Similarly, Microsoft recently announced Teams Connect, an intercompany collaboration feature that will enable different companies to chat, meet and edit documents in a shared workspace. Microsoft also has guest access, but it's "pretty kludgy," Kerravala said, especially if a user is a guest of multiple companies that have different permissions and functionalities. Slack, on the other hand, retains the permissions users have with their own company.
"If external connectivity is really important, I'd look at [Cisco] Webex or Slack over Teams," he said.
According to Metrigy, 36% of organizations enable external access to team spaces while another 16.9% plan to do so by 2021. Services like Teams Connect and Slack Connect meet a growing market need for cross-company contextual collaboration by integrating messaging, meetings and data, according to Metrigy research.
The future of Slack and Salesforce vs. Microsoft Teams
In many aspects of life, it's human nature to pit one thing against another. In the UC world, industry observers often look at Slack vs. Teams. But in many ways, the two services are dissimilar and currently operate in different worlds and target different customers, Lazar said.
"Today, I don't see companies by and large fighting that battle of Slack vs. Teams," he said. "I think there'll be use cases for Slack in addition to Microsoft. I think there's space for both."
Organizations, for example, could use Teams in certain departments, use Slack in sales departments and build integrations between the two. Additionally, in October 2020, Microsoft and Salesforce announced a partnership to incorporate Salesforce more tightly into Teams.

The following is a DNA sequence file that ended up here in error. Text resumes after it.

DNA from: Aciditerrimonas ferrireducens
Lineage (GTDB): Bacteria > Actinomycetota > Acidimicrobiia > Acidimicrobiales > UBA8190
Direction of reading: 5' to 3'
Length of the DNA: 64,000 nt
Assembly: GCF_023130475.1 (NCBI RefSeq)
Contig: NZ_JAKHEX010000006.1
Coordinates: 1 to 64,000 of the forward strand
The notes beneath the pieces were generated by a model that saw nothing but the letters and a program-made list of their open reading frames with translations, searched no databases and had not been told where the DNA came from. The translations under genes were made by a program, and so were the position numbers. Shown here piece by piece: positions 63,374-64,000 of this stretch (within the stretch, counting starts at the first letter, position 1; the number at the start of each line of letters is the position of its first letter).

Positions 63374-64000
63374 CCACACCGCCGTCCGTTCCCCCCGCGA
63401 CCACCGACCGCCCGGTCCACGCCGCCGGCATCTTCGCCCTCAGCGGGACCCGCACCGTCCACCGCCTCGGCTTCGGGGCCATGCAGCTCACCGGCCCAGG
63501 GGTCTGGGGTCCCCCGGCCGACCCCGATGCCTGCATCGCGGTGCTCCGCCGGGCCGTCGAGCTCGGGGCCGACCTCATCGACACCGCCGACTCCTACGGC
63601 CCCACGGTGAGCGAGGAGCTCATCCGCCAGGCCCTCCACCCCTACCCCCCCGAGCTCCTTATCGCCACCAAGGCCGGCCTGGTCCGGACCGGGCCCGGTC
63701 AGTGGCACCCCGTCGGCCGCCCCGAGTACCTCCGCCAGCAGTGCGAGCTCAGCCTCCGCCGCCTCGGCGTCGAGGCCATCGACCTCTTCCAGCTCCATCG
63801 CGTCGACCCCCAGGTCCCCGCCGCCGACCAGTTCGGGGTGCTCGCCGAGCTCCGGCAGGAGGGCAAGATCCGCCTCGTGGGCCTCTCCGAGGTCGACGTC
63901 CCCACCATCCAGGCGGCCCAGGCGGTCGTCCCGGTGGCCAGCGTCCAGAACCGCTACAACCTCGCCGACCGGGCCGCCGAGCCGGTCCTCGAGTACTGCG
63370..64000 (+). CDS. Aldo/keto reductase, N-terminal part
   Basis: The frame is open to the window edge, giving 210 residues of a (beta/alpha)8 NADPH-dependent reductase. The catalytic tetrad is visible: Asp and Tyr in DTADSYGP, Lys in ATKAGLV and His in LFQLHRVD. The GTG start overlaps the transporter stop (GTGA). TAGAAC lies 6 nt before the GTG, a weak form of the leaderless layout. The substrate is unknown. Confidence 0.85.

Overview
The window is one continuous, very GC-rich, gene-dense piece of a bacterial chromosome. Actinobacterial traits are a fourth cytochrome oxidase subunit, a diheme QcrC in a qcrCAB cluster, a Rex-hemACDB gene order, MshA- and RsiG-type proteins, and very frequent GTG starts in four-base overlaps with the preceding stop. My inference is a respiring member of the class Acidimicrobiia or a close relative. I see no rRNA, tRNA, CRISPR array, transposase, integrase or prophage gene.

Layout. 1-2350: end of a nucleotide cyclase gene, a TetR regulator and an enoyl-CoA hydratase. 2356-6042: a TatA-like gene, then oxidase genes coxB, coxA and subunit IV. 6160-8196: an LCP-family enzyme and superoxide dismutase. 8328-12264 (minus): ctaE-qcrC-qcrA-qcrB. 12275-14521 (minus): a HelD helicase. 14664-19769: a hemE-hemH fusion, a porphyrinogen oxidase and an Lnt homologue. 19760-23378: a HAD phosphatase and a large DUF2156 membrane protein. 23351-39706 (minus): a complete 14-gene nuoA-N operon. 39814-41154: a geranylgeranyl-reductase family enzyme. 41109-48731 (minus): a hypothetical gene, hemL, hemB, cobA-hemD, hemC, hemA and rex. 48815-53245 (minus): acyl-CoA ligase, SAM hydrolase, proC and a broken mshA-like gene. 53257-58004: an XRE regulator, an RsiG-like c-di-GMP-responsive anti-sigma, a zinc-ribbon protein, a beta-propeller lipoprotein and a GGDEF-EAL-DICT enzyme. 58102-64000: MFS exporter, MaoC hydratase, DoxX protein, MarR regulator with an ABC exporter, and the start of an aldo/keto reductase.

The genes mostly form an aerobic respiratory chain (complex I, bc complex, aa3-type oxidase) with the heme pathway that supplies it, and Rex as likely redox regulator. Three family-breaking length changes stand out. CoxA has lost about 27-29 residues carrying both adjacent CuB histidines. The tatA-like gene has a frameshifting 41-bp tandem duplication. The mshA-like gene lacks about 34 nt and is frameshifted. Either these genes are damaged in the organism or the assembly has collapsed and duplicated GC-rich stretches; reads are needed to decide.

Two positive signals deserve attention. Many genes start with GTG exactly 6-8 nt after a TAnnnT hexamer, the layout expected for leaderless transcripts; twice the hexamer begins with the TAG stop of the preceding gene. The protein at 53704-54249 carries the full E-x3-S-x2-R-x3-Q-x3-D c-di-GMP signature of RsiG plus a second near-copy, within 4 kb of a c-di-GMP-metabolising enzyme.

Also, organizations that are deeply ingrained in either Slack or Teams will be reluctant to make a full migration to the other platform. As organizations store more data in their selected platform, a migration from Slack to Teams -- or vice versa -- becomes difficult, Kerravala said.
The Salesforce-Slack partnership could disrupt Microsoft in one way, he added. Slack and Salesforce usually sell to end users or lines of business. Microsoft traditionally targets IT professionals. Sometimes, this shadow IT influence can be stronger than the IT pull, which would disrupt Microsoft's embedded base, he said. Also, to disrupt Microsoft further, Salesforce and Slack could decide to beef up their voice, video and document collaboration features.
Ultimately, however, Kerravala said Microsoft and Salesforce should work together, which would lock out many other vendors but benefit customers.
Future team collaboration trends to track
Aside from the Salesforce-Slack deal fashioning the future of collaboration, organizations should look out for other trends. Automation and customization, in particular, are two areas to watch.
Over the next couple years, organizations could automate certain workflows with deeper app and data integration. For example, users could update project details within the team collaboration space and not have to use the project management tool. In that case, users wouldn't have to toggle between different apps.
Users could also create their own workspace and automate repeatable processes by using low-code/no-code tools. Bots, too, could help automate workflows in a team collaboration space, such as onboarding new employees or setting up a chat channel for remote tech support like self-service password resets.
Going forward, team collaboration software will continue to serve as the work hub that combines communication tools, integrated apps and business documents all within the same space. Although team collaboration doesn't fully replace email, it becomes as important because it's a central workspace, Kerravala said.
"I always judge what's your most important app by what's the first thing you check when you wake up in the morning," he said. "Years ago, the first thing I did when I woke up was check my voicemail, then I shifted to checking email. Now, you might check Slack to see what new updates you have."